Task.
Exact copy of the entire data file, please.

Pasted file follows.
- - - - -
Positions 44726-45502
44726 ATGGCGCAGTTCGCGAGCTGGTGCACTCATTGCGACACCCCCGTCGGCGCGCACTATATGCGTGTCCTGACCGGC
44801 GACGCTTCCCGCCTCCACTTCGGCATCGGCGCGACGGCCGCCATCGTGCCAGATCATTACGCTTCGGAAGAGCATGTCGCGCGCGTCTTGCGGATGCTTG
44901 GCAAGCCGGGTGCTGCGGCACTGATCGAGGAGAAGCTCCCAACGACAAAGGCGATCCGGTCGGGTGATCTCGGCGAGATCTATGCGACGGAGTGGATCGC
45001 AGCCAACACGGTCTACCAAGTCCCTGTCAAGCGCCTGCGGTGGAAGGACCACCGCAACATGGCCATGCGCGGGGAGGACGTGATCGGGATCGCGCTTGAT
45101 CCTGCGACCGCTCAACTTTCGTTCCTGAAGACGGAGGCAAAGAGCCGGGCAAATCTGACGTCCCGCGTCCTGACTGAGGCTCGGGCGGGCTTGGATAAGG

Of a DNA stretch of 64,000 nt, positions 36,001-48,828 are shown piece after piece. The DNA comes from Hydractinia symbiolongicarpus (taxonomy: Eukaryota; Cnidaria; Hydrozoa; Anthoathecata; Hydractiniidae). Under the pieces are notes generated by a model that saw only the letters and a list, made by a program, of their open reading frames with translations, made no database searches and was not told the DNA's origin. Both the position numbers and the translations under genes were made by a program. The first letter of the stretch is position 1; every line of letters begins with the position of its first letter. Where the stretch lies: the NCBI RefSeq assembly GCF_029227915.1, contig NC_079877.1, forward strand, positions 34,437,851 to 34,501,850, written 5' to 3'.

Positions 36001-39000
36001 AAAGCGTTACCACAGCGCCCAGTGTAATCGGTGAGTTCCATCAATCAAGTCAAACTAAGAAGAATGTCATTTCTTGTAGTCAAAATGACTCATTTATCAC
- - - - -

Positions 44726-45502
44726 ATGGCGCAGTTCGCGAGCTGGTGCACTCATTGCGACACCCCCGTCGGCGCGCACTATATGCGTGTCCTGACCGGC
44801 GACGCTTCCCGCCTCCACTTCGGCATCGGCGCGACGGCCGCCATCGTGCCAGATCATTACGCTTCGGAAGAGCATGTCGCGCGCGTCTTGCGGATGCTTG
44901 GCAAGCCGGGTGCTGCGGCACTGATCGAGGAGAAGCTCCCAACGACAAAGGCGATCCGGTCGGGTGATCTCGGCGAGATCTATGCGACGGAGTGGATCGC
45001 AGCCAACACGGTCTACCAAGTCCCTGTCAAGCGCCTGCGGTGGAAGGACCACCGCAACATGGCCATGCGCGGGGAGGACGTGATCGGGATCGCGCTTGAT
45101 CCTGCGACCGCTCAACTTTCGTTCCTGAAGACGGAGGCAAAGAGCCGGGCAAATCTGACGTCCCGCGTCCTGACTGAGGCTCGGGCGGGCTTGGATAAGG

Of a DNA stretch of 64,000 nt, positions 36,001-48,828 are shown piece after piece. The DNA comes from Hydractinia symbiolongicarpus (taxonomy: Eukaryota; Cnidaria; Hydrozoa; Anthoathecata; Hydractiniidae). Under the pieces are notes generated by a model that saw only the letters and a list, made by a program, of their open reading frames with translations, made no database searches and was not told the DNA's origin. Both the position numbers and the translations under genes were made by a program. The first letter of the stretch is position 1; every line of letters begins with the position of its first letter. Where the stretch lies: the NCBI RefSeq assembly GCF_029227915.1, contig NC_079877.1, forward strand, positions 34,437,851 to 34,501,850, written 5' to 3'.

Positions 36001-39000
36001 AAAGCGTTACCACAGCGCCCAGTGTAATCGGTGAGTTCCATCAATCAAGTCAAACTAAGAAGAATGTCATTTCTTGTAGTCAAAATGACTCATTTATCAC